SpaceIL team was formed as a nonprofit organization wishing to promote scientific and technological education in Israel.[3] Its total budget is estimated at US$70 million, provided mainly by philanthropists and the Israel Space Agency (ISA).
The Israeli non-profit space organization SpaceIL has announced that it plans to send its first moonlander to the moon in February 2019.

It will happen with one of the SpaceX Falcon 9 rockets and it will be the first time a craft landed on the moon since 2013. When the lander arrives at the Moon, it will make a so-called “soft landing”, that is, a landing that avoids destroying the craft. Only the United States, Russia (Soviet) and China have previously managed soft landings on the moon.

Once safe and sound, on the moon, SpaceIL’s spacecraft will photograph the surface and measure the magnetic fields and then send the data back to Earth.

 

 

SpaceIL was the only Israeli company involved in the Google Lunar X Prize competition, which carried a £15million ($20million) victory prize until it was scrapped in March 2018 due to contestants’ missed deadlines.

The project culminated in the design of an Israeli lunar probe, which SpaceIL claimed would launch regardless of the contest’s outcome. Four other teams are still competing against SpaceIL for the honor of winning the Google Lunar XPrize – Moon Express from the US, Team Indus from India, Hakuto from Japan, and Synergy Moon, an international group.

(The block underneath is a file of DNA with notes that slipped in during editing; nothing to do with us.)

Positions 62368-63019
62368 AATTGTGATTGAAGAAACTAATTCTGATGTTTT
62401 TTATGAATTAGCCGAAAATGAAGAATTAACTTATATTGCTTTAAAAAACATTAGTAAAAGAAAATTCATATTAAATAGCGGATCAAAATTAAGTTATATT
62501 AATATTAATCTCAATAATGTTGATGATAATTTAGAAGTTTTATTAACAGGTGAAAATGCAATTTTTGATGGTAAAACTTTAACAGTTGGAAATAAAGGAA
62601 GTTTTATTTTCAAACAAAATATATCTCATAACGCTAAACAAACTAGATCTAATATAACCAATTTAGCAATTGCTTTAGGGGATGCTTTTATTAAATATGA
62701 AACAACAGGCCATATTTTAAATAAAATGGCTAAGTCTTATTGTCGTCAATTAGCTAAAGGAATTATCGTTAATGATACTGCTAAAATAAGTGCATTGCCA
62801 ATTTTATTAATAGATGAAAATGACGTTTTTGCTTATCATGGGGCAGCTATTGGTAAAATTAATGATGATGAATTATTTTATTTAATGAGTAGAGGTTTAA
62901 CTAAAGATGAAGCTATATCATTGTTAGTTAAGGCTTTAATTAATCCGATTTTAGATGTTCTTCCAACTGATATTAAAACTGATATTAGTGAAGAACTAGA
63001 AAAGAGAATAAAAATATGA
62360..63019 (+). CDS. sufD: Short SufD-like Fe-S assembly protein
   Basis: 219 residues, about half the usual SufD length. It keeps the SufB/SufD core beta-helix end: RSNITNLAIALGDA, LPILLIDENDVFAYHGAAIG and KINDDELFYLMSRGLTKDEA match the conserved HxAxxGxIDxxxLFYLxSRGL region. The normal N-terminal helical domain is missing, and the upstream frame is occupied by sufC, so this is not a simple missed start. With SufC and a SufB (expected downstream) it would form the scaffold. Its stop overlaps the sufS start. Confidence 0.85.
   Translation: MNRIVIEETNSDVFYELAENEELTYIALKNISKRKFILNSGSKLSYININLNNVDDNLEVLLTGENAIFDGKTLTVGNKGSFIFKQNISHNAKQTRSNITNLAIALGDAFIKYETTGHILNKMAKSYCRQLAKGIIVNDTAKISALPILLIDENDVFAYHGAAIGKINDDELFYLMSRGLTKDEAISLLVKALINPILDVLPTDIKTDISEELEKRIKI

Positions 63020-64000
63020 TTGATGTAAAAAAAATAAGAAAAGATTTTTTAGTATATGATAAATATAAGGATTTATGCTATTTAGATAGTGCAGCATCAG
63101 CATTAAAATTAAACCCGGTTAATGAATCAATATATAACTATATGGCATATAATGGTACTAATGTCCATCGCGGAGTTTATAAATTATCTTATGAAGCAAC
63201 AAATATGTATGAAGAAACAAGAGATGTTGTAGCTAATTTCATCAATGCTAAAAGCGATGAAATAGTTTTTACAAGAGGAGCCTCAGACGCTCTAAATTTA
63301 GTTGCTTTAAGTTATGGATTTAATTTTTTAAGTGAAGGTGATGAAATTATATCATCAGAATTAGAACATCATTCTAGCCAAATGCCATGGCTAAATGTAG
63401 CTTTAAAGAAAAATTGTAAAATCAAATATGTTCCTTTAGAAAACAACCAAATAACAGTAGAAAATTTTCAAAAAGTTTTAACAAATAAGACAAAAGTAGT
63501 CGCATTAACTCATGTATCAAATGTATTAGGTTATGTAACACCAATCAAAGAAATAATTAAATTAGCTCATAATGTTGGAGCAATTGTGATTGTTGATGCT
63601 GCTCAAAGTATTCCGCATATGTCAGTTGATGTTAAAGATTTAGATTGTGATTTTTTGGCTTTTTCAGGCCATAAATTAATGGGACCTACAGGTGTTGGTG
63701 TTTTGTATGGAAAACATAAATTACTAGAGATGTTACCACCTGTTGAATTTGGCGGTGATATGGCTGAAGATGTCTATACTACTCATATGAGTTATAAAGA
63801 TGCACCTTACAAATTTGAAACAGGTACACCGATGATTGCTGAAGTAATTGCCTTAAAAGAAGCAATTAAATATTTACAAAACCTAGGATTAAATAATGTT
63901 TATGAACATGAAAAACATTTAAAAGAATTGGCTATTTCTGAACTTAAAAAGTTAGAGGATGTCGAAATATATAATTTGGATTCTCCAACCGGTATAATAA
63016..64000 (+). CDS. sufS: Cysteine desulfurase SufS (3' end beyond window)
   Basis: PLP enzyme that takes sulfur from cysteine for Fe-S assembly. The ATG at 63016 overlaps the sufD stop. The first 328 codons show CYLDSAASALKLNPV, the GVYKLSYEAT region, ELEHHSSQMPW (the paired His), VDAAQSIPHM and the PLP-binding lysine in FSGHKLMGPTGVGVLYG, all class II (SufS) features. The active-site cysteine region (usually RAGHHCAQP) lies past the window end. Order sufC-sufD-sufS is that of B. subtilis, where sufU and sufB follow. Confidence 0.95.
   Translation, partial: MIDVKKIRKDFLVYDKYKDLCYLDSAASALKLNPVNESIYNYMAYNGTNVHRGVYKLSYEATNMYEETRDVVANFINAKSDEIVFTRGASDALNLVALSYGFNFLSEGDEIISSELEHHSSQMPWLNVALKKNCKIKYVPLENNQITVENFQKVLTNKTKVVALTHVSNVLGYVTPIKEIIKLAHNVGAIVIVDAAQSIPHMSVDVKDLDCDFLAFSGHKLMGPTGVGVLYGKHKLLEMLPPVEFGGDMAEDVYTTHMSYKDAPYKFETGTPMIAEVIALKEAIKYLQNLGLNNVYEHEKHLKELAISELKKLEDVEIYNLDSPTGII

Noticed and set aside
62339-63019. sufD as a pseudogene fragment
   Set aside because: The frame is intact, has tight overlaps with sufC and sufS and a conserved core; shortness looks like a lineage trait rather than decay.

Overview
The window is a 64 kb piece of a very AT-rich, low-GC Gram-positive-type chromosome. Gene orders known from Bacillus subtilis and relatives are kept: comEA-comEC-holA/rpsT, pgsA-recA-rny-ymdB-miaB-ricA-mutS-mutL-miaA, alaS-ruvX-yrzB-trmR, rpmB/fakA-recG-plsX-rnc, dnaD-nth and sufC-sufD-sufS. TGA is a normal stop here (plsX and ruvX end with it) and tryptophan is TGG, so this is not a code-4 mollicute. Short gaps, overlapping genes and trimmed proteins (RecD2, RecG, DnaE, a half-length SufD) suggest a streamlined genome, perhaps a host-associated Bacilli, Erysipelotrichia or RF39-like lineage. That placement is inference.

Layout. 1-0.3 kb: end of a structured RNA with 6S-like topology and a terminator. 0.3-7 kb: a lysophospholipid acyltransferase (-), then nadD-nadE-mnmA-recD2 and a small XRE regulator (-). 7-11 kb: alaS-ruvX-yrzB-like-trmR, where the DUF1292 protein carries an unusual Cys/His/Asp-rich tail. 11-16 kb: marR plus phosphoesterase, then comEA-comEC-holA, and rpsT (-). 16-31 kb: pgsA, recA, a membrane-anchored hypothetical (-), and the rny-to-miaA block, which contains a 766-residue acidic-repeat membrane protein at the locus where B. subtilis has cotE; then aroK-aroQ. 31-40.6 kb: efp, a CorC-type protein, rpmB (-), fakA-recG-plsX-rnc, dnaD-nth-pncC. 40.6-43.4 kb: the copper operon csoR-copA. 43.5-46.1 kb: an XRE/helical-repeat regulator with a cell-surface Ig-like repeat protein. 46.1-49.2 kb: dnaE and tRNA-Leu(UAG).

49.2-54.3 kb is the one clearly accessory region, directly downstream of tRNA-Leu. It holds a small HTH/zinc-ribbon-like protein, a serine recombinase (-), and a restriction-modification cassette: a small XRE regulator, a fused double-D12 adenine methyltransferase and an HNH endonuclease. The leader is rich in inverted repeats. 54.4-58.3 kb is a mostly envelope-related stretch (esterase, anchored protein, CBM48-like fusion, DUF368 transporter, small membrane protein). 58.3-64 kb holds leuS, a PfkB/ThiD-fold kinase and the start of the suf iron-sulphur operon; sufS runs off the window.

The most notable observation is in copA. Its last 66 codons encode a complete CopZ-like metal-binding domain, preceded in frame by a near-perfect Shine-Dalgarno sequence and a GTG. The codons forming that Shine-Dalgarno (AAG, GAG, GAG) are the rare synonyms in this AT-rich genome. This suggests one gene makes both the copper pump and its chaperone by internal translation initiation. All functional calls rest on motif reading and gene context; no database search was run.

The Israeli spacecraft, about the size of a dishwasher, measure about 2 meters (6.6 feet) in diameter and about 0.5 meters (1.65 feet) in height. The probe weighs approximately 600kg on Earth but that weight will drop down to 180kg in the Moon’s lower gravity.

The probe was created for a Google lunar probe competition

Previous spacecraft have taken just a few days to reach the moon, but since the SpaceIL craft will be fired into an elliptical orbit, the journey will take two months but it will save carrying the fuel needed for a faster trip.

In February 1966, the then-Soviet Union landed the Luna 9 probe on the moon. The US followed four months later with Surveyor 1. In 2013, the Chinese caught up with the Chang’e 3 craft.